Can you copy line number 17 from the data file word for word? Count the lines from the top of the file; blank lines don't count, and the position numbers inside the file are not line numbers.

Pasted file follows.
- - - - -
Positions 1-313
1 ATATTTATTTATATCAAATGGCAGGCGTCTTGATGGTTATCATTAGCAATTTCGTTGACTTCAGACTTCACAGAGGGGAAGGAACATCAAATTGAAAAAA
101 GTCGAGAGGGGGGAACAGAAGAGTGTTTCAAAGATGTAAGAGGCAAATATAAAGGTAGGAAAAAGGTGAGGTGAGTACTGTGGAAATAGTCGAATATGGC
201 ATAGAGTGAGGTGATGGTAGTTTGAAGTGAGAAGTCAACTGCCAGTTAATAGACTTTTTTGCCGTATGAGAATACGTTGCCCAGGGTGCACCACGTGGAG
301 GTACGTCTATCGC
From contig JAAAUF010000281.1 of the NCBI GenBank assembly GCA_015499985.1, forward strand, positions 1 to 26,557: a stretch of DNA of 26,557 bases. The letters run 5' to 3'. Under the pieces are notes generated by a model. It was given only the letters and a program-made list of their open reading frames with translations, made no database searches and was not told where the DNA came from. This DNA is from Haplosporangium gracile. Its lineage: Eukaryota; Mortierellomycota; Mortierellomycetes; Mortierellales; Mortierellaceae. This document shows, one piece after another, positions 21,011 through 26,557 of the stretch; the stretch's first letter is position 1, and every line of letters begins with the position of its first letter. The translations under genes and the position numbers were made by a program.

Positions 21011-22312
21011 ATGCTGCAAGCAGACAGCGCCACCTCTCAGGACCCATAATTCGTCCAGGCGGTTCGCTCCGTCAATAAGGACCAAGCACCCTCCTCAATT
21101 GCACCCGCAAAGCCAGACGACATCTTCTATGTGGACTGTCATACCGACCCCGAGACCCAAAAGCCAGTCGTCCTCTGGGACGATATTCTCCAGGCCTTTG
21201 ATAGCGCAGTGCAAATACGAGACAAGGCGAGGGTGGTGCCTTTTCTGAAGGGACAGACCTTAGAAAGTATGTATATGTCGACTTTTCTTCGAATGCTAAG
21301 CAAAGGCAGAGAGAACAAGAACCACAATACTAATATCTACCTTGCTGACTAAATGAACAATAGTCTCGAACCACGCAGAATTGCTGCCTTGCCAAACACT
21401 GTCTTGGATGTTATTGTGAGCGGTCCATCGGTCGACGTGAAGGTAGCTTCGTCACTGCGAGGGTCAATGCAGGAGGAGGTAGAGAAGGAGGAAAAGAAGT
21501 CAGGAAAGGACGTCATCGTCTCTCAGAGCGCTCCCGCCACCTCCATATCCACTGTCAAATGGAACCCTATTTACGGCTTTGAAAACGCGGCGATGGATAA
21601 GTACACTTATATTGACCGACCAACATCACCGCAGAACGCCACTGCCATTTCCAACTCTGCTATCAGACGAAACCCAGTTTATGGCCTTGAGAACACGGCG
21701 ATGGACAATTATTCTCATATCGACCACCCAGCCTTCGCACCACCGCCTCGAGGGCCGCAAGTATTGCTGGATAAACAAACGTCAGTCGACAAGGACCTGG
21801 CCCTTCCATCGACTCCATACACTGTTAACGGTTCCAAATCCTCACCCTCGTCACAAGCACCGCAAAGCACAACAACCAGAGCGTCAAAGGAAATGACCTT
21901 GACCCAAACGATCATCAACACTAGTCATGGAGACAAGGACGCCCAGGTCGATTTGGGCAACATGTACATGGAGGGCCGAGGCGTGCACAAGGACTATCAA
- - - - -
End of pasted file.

21901 GACCCAAACGATCATCAACACTAGTCATGGAGACAAGGACGCCCAGGTCGATTTGGGCAACATGTACATGGAGGGCCGAGGCGTGCACAAGGACTATCAA